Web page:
The previous section of our buyer's guide listed common features of electronic health record (EHR) software and helped health care providers pinpoint the particular features most relevant to their users. This section examines one particular type of software -- Web-based EHR -- that may be worth a close look by providers worried about the implementation, maintenance and infrastructure costs of client-based systems.
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For a majority of solo physicians and small group practices, the first big decision on the technology front is whether to go with a Web-based EHR system, which can also be referred to as a cloud computing system or a Software as a Service system. In this case, an EHR vendor will host and maintain the system, manage access for the provider and staff via the Internet, and store the records.
For the provider, the pros of a Web-based EHR system include less on-site maintenance and all the data storage issues that come with it, robust backup systems run by the vendor, and no upgrade fees. In addition, those who sell Web-based EHR encourage users to join community forums to share their expertise or suggest new or improved features for future product releases. Finally, some Web-based EHR systems support smartphones -- or, in the case of Epocrates, will be solely available on smartphones; this feature lets physicians view medical records when they are not at their desks.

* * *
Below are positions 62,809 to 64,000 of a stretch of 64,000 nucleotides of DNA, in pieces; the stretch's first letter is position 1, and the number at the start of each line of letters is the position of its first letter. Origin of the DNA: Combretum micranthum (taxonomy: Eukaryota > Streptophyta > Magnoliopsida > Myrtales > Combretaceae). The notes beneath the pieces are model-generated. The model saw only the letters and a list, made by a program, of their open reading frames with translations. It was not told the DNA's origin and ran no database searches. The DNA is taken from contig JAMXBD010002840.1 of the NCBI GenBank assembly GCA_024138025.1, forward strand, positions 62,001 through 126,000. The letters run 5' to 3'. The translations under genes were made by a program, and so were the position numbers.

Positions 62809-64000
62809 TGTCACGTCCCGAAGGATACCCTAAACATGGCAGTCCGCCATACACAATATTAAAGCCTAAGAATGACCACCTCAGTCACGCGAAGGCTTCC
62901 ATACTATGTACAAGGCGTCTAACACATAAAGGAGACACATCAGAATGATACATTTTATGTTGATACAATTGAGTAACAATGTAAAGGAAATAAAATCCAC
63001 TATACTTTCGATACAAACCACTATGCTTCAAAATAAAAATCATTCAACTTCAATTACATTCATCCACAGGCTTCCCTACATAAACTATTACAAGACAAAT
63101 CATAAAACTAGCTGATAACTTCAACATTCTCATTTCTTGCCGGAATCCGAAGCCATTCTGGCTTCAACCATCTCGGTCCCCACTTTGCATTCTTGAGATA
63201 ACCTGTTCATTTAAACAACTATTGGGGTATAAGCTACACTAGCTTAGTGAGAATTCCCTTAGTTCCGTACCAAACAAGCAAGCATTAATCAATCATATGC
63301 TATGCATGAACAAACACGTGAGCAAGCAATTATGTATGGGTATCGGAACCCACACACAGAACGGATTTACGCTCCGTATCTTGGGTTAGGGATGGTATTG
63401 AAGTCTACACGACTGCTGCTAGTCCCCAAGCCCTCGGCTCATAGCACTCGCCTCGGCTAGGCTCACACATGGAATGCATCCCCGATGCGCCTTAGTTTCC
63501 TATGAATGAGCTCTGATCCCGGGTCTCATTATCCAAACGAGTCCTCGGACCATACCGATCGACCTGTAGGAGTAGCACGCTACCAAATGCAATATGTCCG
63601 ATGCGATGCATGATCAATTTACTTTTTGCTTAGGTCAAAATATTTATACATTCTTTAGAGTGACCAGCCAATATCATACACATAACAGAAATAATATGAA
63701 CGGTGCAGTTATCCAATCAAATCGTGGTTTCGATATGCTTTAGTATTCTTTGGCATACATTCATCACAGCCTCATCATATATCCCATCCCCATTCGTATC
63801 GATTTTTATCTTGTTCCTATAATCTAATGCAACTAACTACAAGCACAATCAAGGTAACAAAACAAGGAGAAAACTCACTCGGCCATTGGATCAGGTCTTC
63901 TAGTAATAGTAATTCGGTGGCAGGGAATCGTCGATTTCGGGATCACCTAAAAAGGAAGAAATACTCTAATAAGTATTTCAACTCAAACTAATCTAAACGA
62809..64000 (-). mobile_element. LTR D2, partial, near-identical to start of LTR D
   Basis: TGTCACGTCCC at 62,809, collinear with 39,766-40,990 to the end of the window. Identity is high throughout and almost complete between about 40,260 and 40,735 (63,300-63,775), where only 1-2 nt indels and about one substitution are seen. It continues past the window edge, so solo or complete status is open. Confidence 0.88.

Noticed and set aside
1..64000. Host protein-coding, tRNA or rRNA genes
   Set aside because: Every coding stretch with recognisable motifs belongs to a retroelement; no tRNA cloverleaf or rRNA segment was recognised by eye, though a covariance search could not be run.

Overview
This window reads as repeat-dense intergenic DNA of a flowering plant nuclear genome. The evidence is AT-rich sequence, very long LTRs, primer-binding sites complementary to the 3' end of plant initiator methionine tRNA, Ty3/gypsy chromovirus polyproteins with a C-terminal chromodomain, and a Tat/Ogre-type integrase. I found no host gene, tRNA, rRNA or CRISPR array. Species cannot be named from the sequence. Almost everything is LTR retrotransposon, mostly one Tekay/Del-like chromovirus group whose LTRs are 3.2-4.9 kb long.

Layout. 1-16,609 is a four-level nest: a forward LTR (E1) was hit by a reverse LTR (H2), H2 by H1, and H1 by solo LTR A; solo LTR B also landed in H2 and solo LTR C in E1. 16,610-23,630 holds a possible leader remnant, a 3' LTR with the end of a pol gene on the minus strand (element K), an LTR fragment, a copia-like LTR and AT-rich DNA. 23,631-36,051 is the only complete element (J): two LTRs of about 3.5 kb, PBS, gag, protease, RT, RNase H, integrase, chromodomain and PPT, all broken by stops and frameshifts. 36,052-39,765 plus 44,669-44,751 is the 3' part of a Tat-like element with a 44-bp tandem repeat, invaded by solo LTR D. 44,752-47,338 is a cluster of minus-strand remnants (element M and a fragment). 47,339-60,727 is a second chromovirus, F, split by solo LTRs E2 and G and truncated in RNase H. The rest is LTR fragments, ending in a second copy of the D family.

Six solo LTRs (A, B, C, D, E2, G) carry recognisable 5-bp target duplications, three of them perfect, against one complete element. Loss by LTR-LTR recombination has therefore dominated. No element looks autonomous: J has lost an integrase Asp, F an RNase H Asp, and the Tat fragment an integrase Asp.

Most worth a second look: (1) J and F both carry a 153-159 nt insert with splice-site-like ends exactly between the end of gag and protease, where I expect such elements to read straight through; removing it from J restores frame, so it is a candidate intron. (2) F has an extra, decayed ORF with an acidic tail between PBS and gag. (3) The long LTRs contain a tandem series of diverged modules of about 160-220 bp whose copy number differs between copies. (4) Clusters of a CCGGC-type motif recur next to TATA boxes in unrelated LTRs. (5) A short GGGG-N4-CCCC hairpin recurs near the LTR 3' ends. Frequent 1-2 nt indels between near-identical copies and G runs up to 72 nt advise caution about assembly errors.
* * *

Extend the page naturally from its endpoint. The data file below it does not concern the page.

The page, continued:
The cons typically include monthly subscription fees that may vary depending on the scale of a practice, reduced control over the customization of the EHR system, and service outages if the Internet service provider (ISP) goes down. The latter concern can be addressed by installing a T1 line or contracting with a trusted ISP.
Larger facilities probably will host their own EHR systems, although in some instances -- for instance, an affiliated provider located at a satellite facility -- they might also use a Web-based EHR when the provider's local network doesn't stretch that far. Some providers within a hospital system might choose to run their own Web-based EHR system for other reasons, including better support for their particular specialty or convenience for a practitioner who might juggle work in multiple locations. Hosting your own system, many facilities are finding, requires upgrading or rebuilding the network infrastructure and storage architecture to make way for an influx of applications, documents and communications systems.
The next section of this buyer's guide helps providers decide whom to talk to outside the organization when they're seeking advice on EHR technology.